Diabetes affects more than 150 million people worldwide, and is a leading cause of death in many countries. Given its complexity, an unprecedented degree of interdisciplinary and cooperative efforts will be required to find solutions for this devastating disease. With preeminence in the areas of stem cell research, genetics, bioengineering, immunology and clinical treatment, UC San Diego Health Sciences is uniquely suited to partner with other leading institutions and initiatives in the development of new therapies to treat, prevent, and ultimately cure diabetes. UC San Diego’s Pediatric Diabetes Research Center is an example of one such partnership, bringing together many of the world’s most renowned and dedicated research scientists and clinicians under one roof in the type of collaboration that is vital to discovery.
The Institute for Genomic Medicine (IGM), a Health Sciences organized research unit established in 2009, leverages the university’s strengths in basic science, disease biology, pharmacology, engineering, clinical research, and computer science to accelerate investigation and translation. This comprehensive program engages members of the campus and the local biotechnology and pharmaceutical community in creating new opportunities for collaborative efforts with a genomics focus.
One of the last remaining major challenges for biomedical research will be to understand how the brain works. Genetics and genomics will play a pivotal role in achieving this. Here we see a section through a region of the brain known as the cerebellum, which is important for motor coordination and learning. Purkinje cell neurons are labeled green, and the nuclei of other neurons and cell types are labeled blue. Understanding disorders of the cerebellum is a focus area for a number of Institute for Genomic Medicine faculty.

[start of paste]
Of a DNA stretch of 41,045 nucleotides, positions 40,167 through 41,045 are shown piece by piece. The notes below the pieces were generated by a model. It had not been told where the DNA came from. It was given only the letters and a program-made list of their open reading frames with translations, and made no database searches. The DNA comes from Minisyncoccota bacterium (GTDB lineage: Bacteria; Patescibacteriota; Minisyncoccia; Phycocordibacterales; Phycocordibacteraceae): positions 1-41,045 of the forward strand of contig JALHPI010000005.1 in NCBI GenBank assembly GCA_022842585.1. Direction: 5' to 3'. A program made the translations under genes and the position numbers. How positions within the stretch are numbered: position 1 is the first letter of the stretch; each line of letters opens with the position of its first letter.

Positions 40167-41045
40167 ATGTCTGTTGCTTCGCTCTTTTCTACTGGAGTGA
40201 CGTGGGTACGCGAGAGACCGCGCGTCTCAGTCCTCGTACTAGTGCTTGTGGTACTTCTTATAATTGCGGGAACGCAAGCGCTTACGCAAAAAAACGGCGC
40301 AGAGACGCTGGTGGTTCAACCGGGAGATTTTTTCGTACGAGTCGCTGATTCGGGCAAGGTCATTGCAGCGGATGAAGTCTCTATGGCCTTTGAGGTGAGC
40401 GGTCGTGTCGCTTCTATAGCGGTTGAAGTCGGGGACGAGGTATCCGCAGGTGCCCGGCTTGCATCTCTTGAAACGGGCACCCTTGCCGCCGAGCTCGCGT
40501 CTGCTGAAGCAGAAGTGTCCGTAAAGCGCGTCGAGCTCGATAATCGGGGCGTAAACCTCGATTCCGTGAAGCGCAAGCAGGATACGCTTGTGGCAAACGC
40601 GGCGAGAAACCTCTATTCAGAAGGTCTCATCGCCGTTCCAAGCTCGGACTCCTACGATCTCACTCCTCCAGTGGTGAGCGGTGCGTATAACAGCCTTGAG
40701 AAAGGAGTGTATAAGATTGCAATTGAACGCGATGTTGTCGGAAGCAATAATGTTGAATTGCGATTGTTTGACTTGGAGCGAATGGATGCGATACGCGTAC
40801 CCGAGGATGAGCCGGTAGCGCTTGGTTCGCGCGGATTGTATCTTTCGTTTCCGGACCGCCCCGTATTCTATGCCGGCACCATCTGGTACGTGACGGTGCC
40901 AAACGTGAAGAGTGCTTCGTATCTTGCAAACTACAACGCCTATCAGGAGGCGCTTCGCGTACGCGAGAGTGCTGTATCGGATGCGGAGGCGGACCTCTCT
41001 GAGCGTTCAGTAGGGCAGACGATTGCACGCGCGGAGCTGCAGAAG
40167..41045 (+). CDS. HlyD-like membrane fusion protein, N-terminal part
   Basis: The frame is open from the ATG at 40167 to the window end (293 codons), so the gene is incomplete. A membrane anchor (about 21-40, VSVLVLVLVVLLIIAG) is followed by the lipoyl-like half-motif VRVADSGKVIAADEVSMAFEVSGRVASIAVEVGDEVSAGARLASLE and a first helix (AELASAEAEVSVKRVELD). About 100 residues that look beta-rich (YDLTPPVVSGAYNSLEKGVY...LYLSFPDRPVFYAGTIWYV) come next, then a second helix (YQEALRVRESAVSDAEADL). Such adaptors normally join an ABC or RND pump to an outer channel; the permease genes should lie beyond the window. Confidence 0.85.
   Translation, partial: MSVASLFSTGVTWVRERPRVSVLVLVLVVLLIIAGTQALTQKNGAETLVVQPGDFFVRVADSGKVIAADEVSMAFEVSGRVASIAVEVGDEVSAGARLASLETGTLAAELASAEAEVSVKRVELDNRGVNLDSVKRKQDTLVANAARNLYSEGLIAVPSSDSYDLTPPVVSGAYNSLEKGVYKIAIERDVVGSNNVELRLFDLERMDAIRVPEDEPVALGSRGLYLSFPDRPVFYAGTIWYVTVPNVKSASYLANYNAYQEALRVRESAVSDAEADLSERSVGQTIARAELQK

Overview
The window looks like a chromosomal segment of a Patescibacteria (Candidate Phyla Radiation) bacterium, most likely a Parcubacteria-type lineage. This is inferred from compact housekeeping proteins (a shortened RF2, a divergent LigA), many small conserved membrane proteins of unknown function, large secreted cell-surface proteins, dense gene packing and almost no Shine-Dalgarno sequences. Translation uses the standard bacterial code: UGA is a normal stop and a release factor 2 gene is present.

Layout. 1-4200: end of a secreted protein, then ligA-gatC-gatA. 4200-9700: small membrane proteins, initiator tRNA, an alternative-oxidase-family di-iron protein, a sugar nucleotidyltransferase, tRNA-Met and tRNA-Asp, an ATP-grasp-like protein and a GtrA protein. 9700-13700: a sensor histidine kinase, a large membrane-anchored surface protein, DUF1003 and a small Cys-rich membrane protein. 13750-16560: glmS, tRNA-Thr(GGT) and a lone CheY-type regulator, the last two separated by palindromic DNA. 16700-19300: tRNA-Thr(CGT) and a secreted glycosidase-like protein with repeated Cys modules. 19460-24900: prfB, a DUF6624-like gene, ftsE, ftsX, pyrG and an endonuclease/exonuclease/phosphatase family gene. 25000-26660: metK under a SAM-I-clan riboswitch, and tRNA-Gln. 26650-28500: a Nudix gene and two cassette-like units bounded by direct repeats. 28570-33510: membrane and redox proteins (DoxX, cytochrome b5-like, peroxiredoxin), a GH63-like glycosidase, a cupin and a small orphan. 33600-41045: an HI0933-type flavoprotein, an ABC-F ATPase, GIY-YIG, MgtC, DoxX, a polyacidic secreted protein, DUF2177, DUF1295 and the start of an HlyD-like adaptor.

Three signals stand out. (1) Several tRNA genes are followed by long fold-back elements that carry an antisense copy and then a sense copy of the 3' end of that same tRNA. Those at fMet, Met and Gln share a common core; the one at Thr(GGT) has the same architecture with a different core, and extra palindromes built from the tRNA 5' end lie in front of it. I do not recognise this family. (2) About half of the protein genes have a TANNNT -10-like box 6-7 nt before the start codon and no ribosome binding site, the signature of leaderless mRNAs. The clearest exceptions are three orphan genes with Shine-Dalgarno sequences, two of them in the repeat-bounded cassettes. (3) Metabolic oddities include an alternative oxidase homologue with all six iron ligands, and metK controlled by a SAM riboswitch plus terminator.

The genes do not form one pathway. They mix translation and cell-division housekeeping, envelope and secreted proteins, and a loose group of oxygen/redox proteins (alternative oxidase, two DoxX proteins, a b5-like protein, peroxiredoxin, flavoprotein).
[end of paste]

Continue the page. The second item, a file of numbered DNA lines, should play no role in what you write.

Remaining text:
UC San Diego’s comprehensive Health System includes Thornton Hospital, UC San Diego Medical Center, Moores Cancer Center, UC San Diego Shiley Eye Center, and affiliated health care providers and clinics. The two hospitals in Hillcrest and La Jolla serve nearly 23,000 patients a year. Part of a growing clinical network of affiliates, including the VA San Diego Healthcare System, Rady Children’s Hospital-San Diego, and San Diego’s robust community clinic system, UC San Diego Health System is poised to transform health care in San Diego.
UC San Diego Health System’s clinical focus is to expand and enhance clinical delivery systems to better serve San Diego County and the growing number of patients traveling from outside the region to seek care from UC San Diego Health System specialists. At its two campuses, the Health System is investing in areas of key importance to a growing and aging population: heart disease, cancer and surgical specialties, and women’s and infants’ health.
In Hillcrest, UC San Diego Medical Center will offer a core of integrated services focused on complex emergent and organ transplantation care.
The La Jolla campus will integrate world-class talent for advanced cancer, cardiovascular, and high risk reproductive and neonatal care. In spring 2011 the four-story, $227 million UC San Diego Sulpizio Family Cardiovascular Center, the region’s first dedicated multidisciplinary center for heart care, is scheduled to open near Thornton Hospital.